Earthquakes in the Netherlands Just Added to Europe’s Energy Crisis

Earthquakes in the Netherlands Just Added to Europe’s Energy Crisis
A crack in the wall of a farm building in Hunzinge, northern Netherlands, Jan. 19, 2018 (AP photo by Peter Dejong).

Last month, as European countries prepared for a sharp drop in natural gas supplies and an impending energy crisis ahead of the first full winter since the Russian invasion of Ukraine, the Netherlands made a jarring announcement: It would slash production at one of the world’s largest natural gas fields, one with the potential to replace much of the gas Europe has grown used to importing from Russia.

The decision did not come as a surprise, but it was a painful reminder of the tough, politically fraught choices European countries are making as they try to wean themselves off of Russian gas and brace themselves not only for sharply higher heating fuel prices, but also for potentially dangerous shortages.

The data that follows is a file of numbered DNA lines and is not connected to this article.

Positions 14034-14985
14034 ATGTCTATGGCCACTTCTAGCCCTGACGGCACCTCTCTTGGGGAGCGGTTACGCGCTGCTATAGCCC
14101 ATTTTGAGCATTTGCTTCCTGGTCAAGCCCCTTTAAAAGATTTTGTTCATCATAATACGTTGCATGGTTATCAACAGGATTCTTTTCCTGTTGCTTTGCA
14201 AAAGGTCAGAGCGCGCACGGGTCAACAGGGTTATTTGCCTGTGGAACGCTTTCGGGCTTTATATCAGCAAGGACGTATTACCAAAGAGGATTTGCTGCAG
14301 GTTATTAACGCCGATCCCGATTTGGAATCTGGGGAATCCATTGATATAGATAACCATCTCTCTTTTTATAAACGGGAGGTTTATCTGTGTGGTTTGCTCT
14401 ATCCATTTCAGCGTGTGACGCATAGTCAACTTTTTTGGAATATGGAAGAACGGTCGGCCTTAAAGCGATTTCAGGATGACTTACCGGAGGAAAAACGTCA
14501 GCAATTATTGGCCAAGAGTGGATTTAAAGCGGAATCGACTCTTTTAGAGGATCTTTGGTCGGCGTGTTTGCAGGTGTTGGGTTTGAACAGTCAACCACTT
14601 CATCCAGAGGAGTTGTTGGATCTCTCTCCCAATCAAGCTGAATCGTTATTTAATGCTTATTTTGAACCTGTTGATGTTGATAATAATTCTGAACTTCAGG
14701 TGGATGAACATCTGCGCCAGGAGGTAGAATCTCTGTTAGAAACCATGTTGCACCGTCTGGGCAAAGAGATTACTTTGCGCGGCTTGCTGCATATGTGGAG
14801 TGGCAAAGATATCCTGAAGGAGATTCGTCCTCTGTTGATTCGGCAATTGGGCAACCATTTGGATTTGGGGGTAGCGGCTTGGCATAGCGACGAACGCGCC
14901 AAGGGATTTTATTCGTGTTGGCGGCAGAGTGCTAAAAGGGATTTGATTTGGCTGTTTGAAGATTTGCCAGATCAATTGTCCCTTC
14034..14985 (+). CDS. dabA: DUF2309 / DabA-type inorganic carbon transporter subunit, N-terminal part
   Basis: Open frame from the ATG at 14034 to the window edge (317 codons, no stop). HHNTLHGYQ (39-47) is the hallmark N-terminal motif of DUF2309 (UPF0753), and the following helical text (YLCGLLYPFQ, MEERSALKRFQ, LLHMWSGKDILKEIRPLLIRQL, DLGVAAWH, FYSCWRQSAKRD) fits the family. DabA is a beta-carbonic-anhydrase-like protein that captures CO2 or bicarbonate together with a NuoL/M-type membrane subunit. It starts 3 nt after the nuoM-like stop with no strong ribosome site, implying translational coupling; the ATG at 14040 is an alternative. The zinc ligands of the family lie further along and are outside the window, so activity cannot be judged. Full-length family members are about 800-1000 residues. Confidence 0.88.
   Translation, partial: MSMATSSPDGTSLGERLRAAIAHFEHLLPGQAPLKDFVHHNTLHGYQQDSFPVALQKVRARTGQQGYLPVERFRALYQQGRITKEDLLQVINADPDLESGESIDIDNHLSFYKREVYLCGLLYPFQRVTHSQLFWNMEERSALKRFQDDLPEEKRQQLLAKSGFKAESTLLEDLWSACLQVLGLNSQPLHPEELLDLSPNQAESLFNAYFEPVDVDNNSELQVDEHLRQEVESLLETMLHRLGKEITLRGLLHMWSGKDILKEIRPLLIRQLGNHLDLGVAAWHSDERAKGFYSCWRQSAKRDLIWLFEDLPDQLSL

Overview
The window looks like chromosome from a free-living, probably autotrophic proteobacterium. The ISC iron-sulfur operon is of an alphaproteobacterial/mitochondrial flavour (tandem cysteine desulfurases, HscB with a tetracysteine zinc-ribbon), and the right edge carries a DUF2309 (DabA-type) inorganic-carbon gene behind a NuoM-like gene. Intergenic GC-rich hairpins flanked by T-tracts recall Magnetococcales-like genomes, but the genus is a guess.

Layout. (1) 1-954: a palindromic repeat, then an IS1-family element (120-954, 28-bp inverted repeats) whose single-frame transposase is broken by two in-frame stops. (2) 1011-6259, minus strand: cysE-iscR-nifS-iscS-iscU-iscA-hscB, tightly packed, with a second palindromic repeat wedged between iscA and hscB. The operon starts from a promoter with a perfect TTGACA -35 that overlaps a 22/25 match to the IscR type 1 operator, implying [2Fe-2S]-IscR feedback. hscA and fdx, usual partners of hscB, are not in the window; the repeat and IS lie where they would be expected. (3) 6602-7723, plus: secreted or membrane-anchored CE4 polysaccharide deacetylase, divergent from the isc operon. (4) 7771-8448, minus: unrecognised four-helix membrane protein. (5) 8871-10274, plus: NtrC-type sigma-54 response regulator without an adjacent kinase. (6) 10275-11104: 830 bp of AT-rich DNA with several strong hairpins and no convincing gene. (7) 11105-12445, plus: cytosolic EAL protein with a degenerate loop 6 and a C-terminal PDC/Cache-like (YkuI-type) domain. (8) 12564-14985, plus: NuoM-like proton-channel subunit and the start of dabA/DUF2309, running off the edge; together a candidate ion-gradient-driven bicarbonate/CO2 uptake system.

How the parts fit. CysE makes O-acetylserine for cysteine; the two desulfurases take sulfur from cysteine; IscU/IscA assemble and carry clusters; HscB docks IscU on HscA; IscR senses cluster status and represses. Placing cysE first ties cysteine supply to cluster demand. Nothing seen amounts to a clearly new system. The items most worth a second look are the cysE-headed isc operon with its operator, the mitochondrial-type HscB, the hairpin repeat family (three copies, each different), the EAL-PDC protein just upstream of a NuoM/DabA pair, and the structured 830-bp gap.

The energy crisis has multiple ramifications, from making daily life more expensive for already stretched family budgets, to potentially threatening vital economic activity and possibly tipping European economies into deep recession.

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